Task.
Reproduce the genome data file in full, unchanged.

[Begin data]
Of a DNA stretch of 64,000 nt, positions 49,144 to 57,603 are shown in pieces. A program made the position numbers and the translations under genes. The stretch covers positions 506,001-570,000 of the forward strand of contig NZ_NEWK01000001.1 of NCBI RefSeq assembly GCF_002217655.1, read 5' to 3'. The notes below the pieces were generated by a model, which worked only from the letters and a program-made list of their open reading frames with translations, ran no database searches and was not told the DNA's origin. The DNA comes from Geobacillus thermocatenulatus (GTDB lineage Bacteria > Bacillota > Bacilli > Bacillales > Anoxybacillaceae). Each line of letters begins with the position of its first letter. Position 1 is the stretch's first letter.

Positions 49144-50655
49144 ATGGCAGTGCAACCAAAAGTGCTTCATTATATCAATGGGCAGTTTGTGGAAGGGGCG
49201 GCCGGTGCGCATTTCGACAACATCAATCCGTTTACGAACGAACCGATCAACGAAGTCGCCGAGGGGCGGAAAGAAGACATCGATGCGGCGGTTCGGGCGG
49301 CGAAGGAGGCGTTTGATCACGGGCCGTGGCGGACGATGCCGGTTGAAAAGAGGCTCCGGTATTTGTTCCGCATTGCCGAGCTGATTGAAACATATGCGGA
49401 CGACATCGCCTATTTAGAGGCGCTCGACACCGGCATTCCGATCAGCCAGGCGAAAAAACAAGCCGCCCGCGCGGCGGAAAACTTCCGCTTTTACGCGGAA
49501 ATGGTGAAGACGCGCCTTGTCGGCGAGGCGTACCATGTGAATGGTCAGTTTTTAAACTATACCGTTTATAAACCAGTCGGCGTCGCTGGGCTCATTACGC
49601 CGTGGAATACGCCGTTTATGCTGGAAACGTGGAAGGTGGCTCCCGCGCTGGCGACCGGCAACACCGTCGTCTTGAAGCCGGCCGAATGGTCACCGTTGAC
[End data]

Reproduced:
Of a DNA stretch of 64,000 nt, positions 49,144 to 57,603 are shown in pieces. A program made the position numbers and the translations under genes. The stretch covers positions 506,001-570,000 of the forward strand of contig NZ_NEWK01000001.1 of NCBI RefSeq assembly GCF_002217655.1, read 5' to 3'. The notes below the pieces were generated by a model, which worked only from the letters and a program-made list of their open reading frames with translations, ran no database searches and was not told the DNA's origin. The DNA comes from Geobacillus thermocatenulatus (GTDB lineage Bacteria > Bacillota > Bacilli > Bacillales > Anoxybacillaceae). Each line of letters begins with the position of its first letter. Position 1 is the stretch's first letter.

Positions 49144-50655
49144 ATGGCAGTGCAACCAAAAGTGCTTCATTATATCAATGGGCAGTTTGTGGAAGGGGCG
49201 GCCGGTGCGCATTTCGACAACATCAATCCGTTTACGAACGAACCGATCAACGAAGTCGCCGAGGGGCGGAAAGAAGACATCGATGCGGCGGTTCGGGCGG
49301 CGAAGGAGGCGTTTGATCACGGGCCGTGGCGGACGATGCCGGTTGAAAAGAGGCTCCGGTATTTGTTCCGCATTGCCGAGCTGATTGAAACATATGCGGA
49401 CGACATCGCCTATTTAGAGGCGCTCGACACCGGCATTCCGATCAGCCAGGCGAAAAAACAAGCCGCCCGCGCGGCGGAAAACTTCCGCTTTTACGCGGAA
49501 ATGGTGAAGACGCGCCTTGTCGGCGAGGCGTACCATGTGAATGGTCAGTTTTTAAACTATACCGTTTATAAACCAGTCGGCGTCGCTGGGCTCATTACGC
49601 CGTGGAATACGCCGTTTATGCTGGAAACGTGGAAGGTGGCTCCCGCGCTGGCGACCGGCAACACCGTCGTCTTGAAGCCGGCCGAATGGTCACCGTTGAC